Basics of Integral in Calculus: Types, Methods, & Calculations

In mathematics, the integral is a fundamental concept in calculus that represents the accumulation or total of a quantity over a certain interval. It provides a powerful tool for calculating areas, finding volumes, measuring accumulated quantities, and solving a wide range of mathematical and scientific problems.

The integral is a mathematical concept that represents accumulation and provides a fundamental tool in calculus for calculating areas, measuring quantities, and solving problems by capturing the notion of accumulation and providing a powerful tool for calculations.

In this article, we will discuss the integral definition, a short introduction to integral, Types of integral, and methods of integration. Also, the integral will be explained with the help of detailed examples.

Integral in Calculus

Integration in mathematics is the process of finding the antiderivative of a function or calculating the accumulated value of a quantity over a given interval.

In mathematics, an integral is a fundamental concept in calculus that represents the accumulation or total of a quantity over a certain interval. It is used to compute areas, find volumes, measure accumulated quantities, and solve various mathematical and scientific problems.

Types of integral

Two types of integration in calculus

• Definite integral
• Indefinite integral

Definite integral

The definite integral is a representation of the whole value of a function f(x) over the range [a, b]. It calculates the net area between the graph of the function and the x-axis within that interval. We may put them in this form mathematically by using the definite integral.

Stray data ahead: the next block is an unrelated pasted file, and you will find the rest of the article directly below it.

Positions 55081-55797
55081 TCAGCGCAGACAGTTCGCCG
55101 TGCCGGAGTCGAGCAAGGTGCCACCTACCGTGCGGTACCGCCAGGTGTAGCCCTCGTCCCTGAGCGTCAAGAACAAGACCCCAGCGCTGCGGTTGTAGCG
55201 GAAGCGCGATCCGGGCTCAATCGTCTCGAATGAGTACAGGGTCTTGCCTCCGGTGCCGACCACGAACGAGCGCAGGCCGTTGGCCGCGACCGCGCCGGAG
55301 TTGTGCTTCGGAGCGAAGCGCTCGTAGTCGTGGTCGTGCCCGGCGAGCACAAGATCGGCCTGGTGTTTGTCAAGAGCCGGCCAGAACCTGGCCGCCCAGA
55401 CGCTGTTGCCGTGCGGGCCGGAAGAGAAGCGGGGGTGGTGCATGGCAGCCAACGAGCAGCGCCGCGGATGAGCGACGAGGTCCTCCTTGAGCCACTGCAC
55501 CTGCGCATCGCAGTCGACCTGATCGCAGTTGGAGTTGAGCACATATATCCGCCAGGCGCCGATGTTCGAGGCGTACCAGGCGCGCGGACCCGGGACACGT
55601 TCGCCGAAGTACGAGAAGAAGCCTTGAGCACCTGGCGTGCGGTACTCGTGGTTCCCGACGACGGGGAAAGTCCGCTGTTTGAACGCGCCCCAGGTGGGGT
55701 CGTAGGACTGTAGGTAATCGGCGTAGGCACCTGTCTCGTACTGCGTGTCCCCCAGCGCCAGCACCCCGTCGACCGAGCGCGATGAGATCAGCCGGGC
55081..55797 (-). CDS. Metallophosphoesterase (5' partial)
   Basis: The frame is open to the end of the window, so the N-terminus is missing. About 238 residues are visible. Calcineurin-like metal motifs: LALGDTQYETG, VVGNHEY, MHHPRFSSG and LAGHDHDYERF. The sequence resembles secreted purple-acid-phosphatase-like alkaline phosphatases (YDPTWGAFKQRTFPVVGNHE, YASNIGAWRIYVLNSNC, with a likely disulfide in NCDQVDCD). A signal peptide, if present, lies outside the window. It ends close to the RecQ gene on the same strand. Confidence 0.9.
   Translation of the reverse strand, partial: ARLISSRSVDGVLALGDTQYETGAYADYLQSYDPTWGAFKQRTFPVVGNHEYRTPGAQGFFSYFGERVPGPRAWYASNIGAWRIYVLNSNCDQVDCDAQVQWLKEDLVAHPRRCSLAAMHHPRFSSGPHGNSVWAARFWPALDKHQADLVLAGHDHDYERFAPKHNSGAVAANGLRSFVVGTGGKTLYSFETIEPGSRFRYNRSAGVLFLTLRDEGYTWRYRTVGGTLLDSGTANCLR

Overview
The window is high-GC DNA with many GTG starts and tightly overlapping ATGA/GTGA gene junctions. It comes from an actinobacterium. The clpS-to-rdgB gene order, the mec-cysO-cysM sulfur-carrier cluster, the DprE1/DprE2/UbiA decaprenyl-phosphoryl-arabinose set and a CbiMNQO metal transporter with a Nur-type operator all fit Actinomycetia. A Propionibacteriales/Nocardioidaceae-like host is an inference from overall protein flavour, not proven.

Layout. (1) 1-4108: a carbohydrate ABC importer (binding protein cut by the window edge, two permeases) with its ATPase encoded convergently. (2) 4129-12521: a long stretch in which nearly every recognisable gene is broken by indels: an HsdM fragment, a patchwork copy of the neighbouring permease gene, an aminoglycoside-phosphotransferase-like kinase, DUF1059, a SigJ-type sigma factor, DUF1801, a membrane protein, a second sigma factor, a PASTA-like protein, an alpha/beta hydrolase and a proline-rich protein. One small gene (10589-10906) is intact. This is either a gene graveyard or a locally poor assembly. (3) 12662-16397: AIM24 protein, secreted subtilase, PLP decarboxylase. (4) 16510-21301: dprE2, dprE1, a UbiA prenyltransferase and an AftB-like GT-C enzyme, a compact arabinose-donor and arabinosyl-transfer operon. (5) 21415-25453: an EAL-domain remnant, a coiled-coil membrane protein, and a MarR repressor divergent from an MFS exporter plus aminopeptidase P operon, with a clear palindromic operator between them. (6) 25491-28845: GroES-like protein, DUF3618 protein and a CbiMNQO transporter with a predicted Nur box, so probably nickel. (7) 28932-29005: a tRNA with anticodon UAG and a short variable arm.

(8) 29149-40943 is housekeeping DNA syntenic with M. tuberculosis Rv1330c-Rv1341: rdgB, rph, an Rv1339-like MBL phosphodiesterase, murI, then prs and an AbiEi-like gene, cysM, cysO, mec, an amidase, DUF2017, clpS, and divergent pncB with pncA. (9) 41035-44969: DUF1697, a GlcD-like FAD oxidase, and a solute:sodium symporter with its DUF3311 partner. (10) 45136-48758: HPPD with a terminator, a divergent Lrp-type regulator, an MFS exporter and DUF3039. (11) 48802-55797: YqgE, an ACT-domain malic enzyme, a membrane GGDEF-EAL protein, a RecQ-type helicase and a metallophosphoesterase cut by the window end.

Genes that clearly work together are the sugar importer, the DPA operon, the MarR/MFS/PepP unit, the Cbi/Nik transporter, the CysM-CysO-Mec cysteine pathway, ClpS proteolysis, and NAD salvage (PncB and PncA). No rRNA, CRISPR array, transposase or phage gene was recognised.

ab f(x) dx = F(b) – F(a)

• where f(x) is the integrand
•  Here dx indicates the variable integration.
• [a, b] represents the interval of integration. Geometrically, it represents the area bounded by the function’s curve, the x-axis, and the vertical lines x = a and x = b.

Definite integrals can be used to calculate the area beneath, above, and between curves. If the supplied function is strictly positive in the given interval, the area between the curve and the x-axis equals the definite integral of the function. A negative function’s area is equal to the definite integral multiplied by -1. Antiderivative is another term for definite integrals.

Indefinite integral

The indefinite integral of “f” with respect to x is the collection of all antiderivative of f and is defined by

∫f(x) dx = F(x) + C

• where f(x) is integrand
• Here dx indicates the variable integration.

The family of functions represented by the indefinite integral has a specific derivative. In essence, it is distinction done backward. Unlike the definite integral, it does not have specified limits of integration and includes an arbitrary constant of integration (often denoted as + C).